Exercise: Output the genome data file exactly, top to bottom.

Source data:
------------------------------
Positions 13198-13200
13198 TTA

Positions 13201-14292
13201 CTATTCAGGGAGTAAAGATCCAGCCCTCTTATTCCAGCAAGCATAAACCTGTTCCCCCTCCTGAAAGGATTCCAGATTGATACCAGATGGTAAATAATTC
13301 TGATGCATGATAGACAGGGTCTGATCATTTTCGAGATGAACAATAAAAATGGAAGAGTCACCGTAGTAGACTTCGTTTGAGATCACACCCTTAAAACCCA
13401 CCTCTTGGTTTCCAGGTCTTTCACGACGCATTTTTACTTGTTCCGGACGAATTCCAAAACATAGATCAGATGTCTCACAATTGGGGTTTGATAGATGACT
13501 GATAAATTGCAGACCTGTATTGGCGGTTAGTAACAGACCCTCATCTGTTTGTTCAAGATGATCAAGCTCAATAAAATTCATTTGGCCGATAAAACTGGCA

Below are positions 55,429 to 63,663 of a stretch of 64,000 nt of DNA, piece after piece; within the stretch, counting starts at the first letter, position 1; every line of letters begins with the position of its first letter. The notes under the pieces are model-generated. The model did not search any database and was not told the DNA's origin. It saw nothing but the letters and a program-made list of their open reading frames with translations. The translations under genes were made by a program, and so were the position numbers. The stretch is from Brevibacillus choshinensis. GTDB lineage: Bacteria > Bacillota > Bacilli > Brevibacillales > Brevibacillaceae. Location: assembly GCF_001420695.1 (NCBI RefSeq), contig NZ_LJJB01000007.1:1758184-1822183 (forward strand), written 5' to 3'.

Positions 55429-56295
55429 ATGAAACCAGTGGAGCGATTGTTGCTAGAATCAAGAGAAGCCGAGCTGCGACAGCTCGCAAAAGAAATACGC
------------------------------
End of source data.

Positions 13198-13200
13198 TTA

Positions 13201-14292
13201 CTATTCAGGGAGTAAAGATCCAGCCCTCTTATTCCAGCAAGCATAAACCTGTTCCCCCTCCTGAAAGGATTCCAGATTGATACCAGATGGTAAATAATTC
13301 TGATGCATGATAGACAGGGTCTGATCATTTTCGAGATGAACAATAAAAATGGAAGAGTCACCGTAGTAGACTTCGTTTGAGATCACACCCTTAAAACCCA
13401 CCTCTTGGTTTCCAGGTCTTTCACGACGCATTTTTACTTGTTCCGGACGAATTCCAAAACATAGATCAGATGTCTCACAATTGGGGTTTGATAGATGACT
13501 GATAAATTGCAGACCTGTATTGGCGGTTAGTAACAGACCCTCATCTGTTTGTTCAAGATGATCAAGCTCAATAAAATTCATTTGGCCGATAAAACTGGCA

Below are positions 55,429 to 63,663 of a stretch of 64,000 nt of DNA, piece after piece; within the stretch, counting starts at the first letter, position 1; every line of letters begins with the position of its first letter. The notes under the pieces are model-generated. The model did not search any database and was not told the DNA's origin. It saw nothing but the letters and a program-made list of their open reading frames with translations. The translations under genes were made by a program, and so were the position numbers. The stretch is from Brevibacillus choshinensis. GTDB lineage: Bacteria > Bacillota > Bacilli > Brevibacillales > Brevibacillaceae. Location: assembly GCF_001420695.1 (NCBI RefSeq), contig NZ_LJJB01000007.1:1758184-1822183 (forward strand), written 5' to 3'.

Positions 55429-56295
55429 ATGAAACCAGTGGAGCGATTGTTGCTAGAATCAAGAGAAGCCGAGCTGCGACAGCTCGCAAAAGAAATACGC